Border arrests: After plunging in June, U.S. Customs and Border Protection figures released this month show a 33 percent rise from June to July in apprehensions for illegal crossings all along the U.S.-Mexico border – an increase attributed to greater numbers of families traveling with children.  

Asylum appointments: Last May, before the end of the pandemic-era border policy, Lucero, director of Tijuana’s migrant support office, told KPBS News that some 16,000 asylum seekers were in the city waiting for appointments. When I met with him last week, he estimated that there were about 13,000 of them – with 5,000 living in 32 different shelters, only three of those operated by government agencies.

For asylum seekers, getting an appointment through the CBP One application has become relatively easier as the U.S. government has expanded the number of daily appointments – from 1,000 in May to 1,450 as of July 1. Of those asylum applicants in Tijuana are allotted 385 appointments per day, Lucero told me.

In Other News

Tropical Storm Hilary: Despite fears of widespread flooding,  Tijuana emerged relatively unscathed when Tropical Storm Hilary swept through the region earlier this month. Farther south, the storm unleashed heavy rains on the Baja California peninsula and caused flash floods in the Baja California Sur communities of Santa Rosalia and Mulege, where one man died after his vehicle was swept up in a stream. South of San Quintín in Cataviña, an Uber driver lost her life when her car was caught in a rising stream. 

Baja California Gov. Marina del Pilar Avila said that about 500 people statewide took refuge in temporary state shelters set up for the storm. Mexico’s Federal Electricity Commission reported that more than 233,000 clients in Baja California lost power. In Tijuana, residents of 96 colonias temporarily lost water service, according to the state water agency, CESPT. 

The storm also had a cross-border effect, causing an increase in sewage-contaminated cross-border flows down the Tijuana River channel and into the United States.(Mexico News Daily, KPBS, Accuweather, Proceso, Esquina 32, Zeta)

Cross-border sewage issue: Spain’s leading media outlet, El Pais, took a close look at the question of cross-border sewage flows that contaminate beaches in Tijuana and San Diego.

Crumbling Tijuana: KPBS looked at the issue of Tijuana’s crumbling hillsides, a complex problem rooted in the city’s topography, improper construction, poor government oversight and lack of resources that is likely to gain urgency with climate change. 

Protected natural areas: Environmentalists are celebrating the establishment by presidential decree this month of two new protected natural areas in Baja California Sur near the historic community of Loreto. Loreto II National Park covers 15,000 acres, while  Nopoló National Park measures about 5,000 acres. The designations provide “ecological protection to a pristine and biodiverse coastline,” according to the Washington, D.C.-based Ocean Foundation, which worked with local organizations to promote the special protection.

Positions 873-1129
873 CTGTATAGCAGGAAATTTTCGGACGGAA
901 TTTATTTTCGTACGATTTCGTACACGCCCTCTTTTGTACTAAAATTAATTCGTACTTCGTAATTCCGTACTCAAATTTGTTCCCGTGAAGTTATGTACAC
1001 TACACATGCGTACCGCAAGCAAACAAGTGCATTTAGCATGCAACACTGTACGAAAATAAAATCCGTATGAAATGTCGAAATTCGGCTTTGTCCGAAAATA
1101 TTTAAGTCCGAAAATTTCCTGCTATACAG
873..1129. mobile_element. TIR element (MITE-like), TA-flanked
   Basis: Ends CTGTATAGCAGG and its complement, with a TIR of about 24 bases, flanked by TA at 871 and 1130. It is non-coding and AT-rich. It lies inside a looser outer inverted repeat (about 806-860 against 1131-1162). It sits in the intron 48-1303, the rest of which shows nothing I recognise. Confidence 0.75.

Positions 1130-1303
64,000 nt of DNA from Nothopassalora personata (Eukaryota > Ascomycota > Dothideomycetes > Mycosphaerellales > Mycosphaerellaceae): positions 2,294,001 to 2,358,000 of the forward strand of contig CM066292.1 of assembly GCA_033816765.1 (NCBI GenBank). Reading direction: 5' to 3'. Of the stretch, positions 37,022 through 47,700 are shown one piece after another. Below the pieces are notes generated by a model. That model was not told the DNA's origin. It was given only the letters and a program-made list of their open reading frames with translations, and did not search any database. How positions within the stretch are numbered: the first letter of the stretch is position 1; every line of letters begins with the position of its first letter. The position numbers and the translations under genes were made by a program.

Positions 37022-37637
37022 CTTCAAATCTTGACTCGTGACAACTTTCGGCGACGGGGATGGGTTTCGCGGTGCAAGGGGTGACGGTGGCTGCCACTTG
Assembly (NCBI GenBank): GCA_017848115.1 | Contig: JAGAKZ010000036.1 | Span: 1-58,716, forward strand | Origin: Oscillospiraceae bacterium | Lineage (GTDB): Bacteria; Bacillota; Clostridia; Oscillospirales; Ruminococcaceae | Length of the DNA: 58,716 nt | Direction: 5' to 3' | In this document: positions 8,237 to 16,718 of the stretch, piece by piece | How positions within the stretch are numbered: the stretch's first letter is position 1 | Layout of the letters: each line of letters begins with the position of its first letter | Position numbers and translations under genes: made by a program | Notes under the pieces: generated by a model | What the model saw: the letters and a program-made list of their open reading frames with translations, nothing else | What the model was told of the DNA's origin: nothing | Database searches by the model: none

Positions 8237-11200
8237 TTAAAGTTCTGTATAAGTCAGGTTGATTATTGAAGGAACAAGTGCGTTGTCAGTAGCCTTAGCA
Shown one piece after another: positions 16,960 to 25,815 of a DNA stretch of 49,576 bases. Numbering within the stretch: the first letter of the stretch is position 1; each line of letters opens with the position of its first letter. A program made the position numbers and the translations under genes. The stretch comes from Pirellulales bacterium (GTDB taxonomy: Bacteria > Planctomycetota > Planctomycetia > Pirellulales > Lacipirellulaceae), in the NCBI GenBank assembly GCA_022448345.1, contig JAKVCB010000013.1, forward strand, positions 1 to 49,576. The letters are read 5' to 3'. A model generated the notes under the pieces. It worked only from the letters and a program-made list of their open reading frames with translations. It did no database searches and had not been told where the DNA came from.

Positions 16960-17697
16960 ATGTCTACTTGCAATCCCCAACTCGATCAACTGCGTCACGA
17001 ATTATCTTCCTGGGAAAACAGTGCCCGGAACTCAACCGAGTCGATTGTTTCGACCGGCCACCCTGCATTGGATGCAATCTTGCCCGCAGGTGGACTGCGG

The parks are two of 13 new naturally protected areas in Mexico that will be overseen by Mexico’s National Commission of Protected Natural Areas. Also on the list is San Quintín National Park, a 210-acre area in the state of Baja California. (CONANP, The Ocean Foundation)

Official publicity payments: In Mexicali, journalist Dianeth Pérez Arreola published a four-part series last week that takes on the sensitive subject of government publicity payments to media organizations, a common practice in Mexico at all levels of government. The  articles, posted on her investigative website Brujula News, focus on the practices of Baja California Gov. Marina del Pilar Avila, probing into the background of communications director Ariel Lizarraga, a longtime political strategist, and reporting that the government’s expenditures far exceed the budget approved by the state legislature. Pérez Arreloa writes that the governor’s policy resembles those of her predecessors, and that “there are no clear rules on the publicity policy, nor an intent to establish them.”

Venezuelans in San Diego:  Inewsource reports on Venezuelan migrants who find themselves camping on the streets of San Diego. They “are among thousands of Venezuelans entering the U.S. under an expanded program rolled out by the Biden administration that protects some migrants, temporarily, from the threat of deportation.”

Tijuana eliminated from Little League World Series: Tijuana’s Little League baseball team was knocked out of the league’s Word Series Thursday after losing to Curacao in the international semifinals. (KPBS, San Diego Union-Tribune, Axios)